Missouri S&T Ph.D. candidate wins $70K Laegeler Fellowship for renewable energy research

Xinzhe Yuan, Ph.D. candidate at Missouri S&T, is the winner of the 2021 Laegeler Sustainable Energy Fellowship. (Photo by Michael Pierce, Missouri S&T)

Research involving drones mounted with thermal and hyperspectral cameras to inspect solar panels for damage has won a $70,000 fellowship for Xinzhe Yuan, a Ph.D. candidate at Missouri University of Science and Technology.

The Laegeler Sustainable Energy Fellowship – from Concept to Reality, created by two Missouri S&T graduates, will provide a stipend and benefits for Yuan to conduct postdoctoral research at Missouri S&T.

“This is a precious opportunity for young Ph.D. students to start a career, and it is good practice in pitching a research idea,” Yuan says. “I appreciate this support for my postdoctoral research.”

The Solar Energy Industries Association predicts that the U.S. solar market will quadruple from current levels by the end of the decade, adding hundreds of thousands of jobs for U.S. workers. Solar panels need regular inspection and maintenance, and that’s where Yuan’s research can help.

“If panels have surface defects, it can affect the output of solar farms,” Yuan says. “The traditional approach is to send people with thermal cameras to inspect the panels, but that is not very efficient. Drones are much faster and can quickly determine which solar panels need repair.”

Yuan adds that, based on data from a California solar farm, it takes humans 195 hours to inspect the farm’s solar panels. Drones equipped with thermal and hyperspectral cameras, which can capture images the human eye cannot see, did the work in four hours. The farm saved $20,000.

Yuan’s research project will be supervised by a multidisciplinary team of Missouri S&T faculty: Dr. Rui Bo, assistant professor of electrical and computer engineering; Dr. Casey Canfield, assistant professor of engineering management and systems engineering; Dr. Sanjay Madria, Curators’ Distinguished Professor of computer science; and Dr. Genda Chen, the Robert W. Abbett Distinguished Professor of Civil Engineering. Each wrote letters of support to the fellowship selection committee.

Chen, who is Yuan’s academic advisor, is also director of Missouri S&T’s Center for Intelligent Infrastructure, which will provide much of the research equipment.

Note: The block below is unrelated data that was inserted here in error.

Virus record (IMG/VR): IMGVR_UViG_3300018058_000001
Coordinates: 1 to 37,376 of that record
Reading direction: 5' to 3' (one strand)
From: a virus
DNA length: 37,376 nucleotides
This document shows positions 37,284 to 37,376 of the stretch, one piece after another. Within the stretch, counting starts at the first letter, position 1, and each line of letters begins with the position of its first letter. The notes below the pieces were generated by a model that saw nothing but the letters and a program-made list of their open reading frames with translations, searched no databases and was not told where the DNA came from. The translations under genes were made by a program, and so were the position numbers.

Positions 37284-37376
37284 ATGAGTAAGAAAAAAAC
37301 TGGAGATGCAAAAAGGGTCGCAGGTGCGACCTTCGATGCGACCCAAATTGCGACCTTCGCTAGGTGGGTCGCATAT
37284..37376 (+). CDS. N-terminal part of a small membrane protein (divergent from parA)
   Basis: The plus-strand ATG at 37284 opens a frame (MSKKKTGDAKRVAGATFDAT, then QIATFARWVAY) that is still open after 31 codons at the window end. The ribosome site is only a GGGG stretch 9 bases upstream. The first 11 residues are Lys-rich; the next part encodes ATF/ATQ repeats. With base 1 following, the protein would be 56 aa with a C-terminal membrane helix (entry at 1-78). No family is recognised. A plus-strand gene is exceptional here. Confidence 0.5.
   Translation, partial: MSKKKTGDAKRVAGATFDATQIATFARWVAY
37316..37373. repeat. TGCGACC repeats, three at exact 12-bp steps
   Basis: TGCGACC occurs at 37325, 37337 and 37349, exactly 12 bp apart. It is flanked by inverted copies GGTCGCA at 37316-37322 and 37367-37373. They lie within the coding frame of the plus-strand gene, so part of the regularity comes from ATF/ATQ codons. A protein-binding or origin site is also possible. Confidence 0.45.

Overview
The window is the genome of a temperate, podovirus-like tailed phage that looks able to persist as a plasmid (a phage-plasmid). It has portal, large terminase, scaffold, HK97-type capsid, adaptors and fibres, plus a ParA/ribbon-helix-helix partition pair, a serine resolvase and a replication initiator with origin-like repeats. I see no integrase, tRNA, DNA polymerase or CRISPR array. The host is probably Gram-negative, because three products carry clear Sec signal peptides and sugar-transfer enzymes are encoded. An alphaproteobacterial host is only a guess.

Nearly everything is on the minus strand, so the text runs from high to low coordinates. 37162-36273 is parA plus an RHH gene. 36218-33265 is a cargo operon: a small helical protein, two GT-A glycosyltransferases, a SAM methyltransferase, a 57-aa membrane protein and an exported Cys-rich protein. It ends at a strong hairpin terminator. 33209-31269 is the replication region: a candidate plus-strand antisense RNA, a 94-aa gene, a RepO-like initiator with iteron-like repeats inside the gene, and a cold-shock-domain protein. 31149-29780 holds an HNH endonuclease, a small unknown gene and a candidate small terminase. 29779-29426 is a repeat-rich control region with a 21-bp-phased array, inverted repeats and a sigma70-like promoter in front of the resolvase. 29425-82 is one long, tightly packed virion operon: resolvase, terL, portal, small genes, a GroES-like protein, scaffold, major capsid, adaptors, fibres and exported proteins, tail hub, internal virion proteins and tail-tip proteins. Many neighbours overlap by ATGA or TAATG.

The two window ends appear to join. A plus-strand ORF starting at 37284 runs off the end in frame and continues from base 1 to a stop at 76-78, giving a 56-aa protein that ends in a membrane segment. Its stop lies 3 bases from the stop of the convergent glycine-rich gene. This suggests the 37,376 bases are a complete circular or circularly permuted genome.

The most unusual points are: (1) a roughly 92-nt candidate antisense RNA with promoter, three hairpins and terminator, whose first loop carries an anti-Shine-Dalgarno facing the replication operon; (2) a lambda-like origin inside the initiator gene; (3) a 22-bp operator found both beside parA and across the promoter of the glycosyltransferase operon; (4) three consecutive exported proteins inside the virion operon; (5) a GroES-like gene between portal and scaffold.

The Laegeler Fellowship was established by Missouri S&T alumni Molly and Andy Laegeler. They created the fellowship because they feel strongly that additional research will identify technologies able to bring profitable, sustainable energy to the world.

"We are very excited to provide this postdoctoral opportunity at Missouri S&T,” Molly says. “Our goal in supporting translational research in sustainable energy is to draw awareness to the university for the excellent research it fosters and to provide a vision for bridging the gap between research and practical application in this field.”

“The education we received at Missouri S&T taught us how to solve problems,” Andy says. “We want to encourage great minds to continue working on even bigger problems still outstanding in our world today.”

Molly Laegeler earned a bachelor’s degree in petroleum engineering from Missouri S&T in 2000. She is a member of the Missouri S&T Academy of Mines and Metallurgy and works as Chevron’s General Manager of Asset Development for the Permian Basin.

Andy Laegeler earned dual degrees in chemistry and biology from Missouri S&T in 2001 and played on the Missouri S&T men’s golf team. He is a pharmacist and USA Swimming and Ironman Certified Coach in Midland, Texas, where he and Molly live.

The Laegelers are developing a nonprofit organization to promote sustainable energy.